Plastic pollution environment

Programmes like Blue Planet have unleashed a wave of citizen anger 

There’s no place to hide for backward supermarkets that continue to pack their goods in unnecessary, unwanted packaging. Blue Planet has unleashed a wave of citizen anger, dubbed ‘plastic reaction’, and there’s no holding it back.

Waitrose should have been mortified by the demonstration at its Keynsham store near Bath where protesters ripped the excess wrapping off their goods and dumped it at the tills, generating a vivid picture opportunity that was picked up by press and social media. Tesco has been similarly humiliated, but few consumers believe that it occupies the moral high ground anyway. Waitrose meanwhile presents as more progressive, yet its stores are one shimmering sea of plastic.

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M&S is easily the worst, though, when it comes to packaging, displaying a Marie Antoinette indifference to the plastic outcry. Many of its products are so ludicrously over-wrapped that it would almost be laughable, were it not that mountains of this stuff ends up giving off noxious gas in landfill or choking the fish that swim our oceans.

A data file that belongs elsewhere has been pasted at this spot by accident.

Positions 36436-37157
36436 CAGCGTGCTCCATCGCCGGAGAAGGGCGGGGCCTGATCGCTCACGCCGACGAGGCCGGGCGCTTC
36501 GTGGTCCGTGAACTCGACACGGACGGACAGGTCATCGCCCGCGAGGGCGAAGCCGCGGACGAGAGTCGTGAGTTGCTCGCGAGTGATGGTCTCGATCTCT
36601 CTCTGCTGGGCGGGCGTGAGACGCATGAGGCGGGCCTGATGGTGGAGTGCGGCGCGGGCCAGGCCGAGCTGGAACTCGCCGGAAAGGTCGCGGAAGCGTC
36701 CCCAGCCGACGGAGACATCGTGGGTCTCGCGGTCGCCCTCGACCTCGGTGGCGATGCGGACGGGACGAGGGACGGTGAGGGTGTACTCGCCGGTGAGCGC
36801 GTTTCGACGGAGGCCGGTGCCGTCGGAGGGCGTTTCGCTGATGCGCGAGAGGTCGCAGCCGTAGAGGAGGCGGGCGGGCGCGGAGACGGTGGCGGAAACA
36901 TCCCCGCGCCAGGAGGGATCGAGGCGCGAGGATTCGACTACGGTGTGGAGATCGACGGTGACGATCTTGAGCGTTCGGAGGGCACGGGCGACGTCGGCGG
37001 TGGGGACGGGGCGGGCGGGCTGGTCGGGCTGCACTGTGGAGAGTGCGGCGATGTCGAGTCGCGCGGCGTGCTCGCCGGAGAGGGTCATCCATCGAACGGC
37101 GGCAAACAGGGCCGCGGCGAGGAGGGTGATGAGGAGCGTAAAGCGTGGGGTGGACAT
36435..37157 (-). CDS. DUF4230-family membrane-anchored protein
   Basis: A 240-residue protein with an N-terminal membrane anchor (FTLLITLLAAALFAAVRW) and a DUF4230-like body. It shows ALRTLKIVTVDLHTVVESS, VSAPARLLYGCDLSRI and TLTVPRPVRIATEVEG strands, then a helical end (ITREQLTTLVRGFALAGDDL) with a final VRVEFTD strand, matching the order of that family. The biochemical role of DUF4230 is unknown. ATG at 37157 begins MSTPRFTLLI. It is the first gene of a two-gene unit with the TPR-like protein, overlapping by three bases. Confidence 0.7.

M&S was deservedly taken to task on Twitter recently for its ridiculous, typically overpriced ‘Baby Rockit apples’, which it sells in a stiff plastic carton of the kind normally used for tennis balls. Why such plastic overkill? A carton is a vehicle for M&S’s meaningless marketing drivel, phrases such as ‘Perfect Pick’ and ‘Exclusively Grown for M&S’, which add value and allow the said apples to be sold for an inflated price.

Somehow or other M&S has convinced many British shoppers that its products are a cut above the rest. Based on my systematic taste and quality comparisons, I’d say M&S is average or mediocre in the supermarket stakes, no more. In a petrol station recently I had to walk M&S’s down-market confectionery gauntlet of Percy Pigs et al. All it lacked was an M&S ‘Simply Sugar’ banner. How on earth does M&S get away with its brazen premium positioning?

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Waitrose, on the other hand, builds it reputation on being more progressive on everything, using its Duchy Originals organic brand as a green halo around all its activities. But both Waitrose and M&S should look out. If you act high-end, then behave high-end. Your profligate packaging addiction could yet be your nemesis.

Joanna Blythman is a journalist and author of Swallow This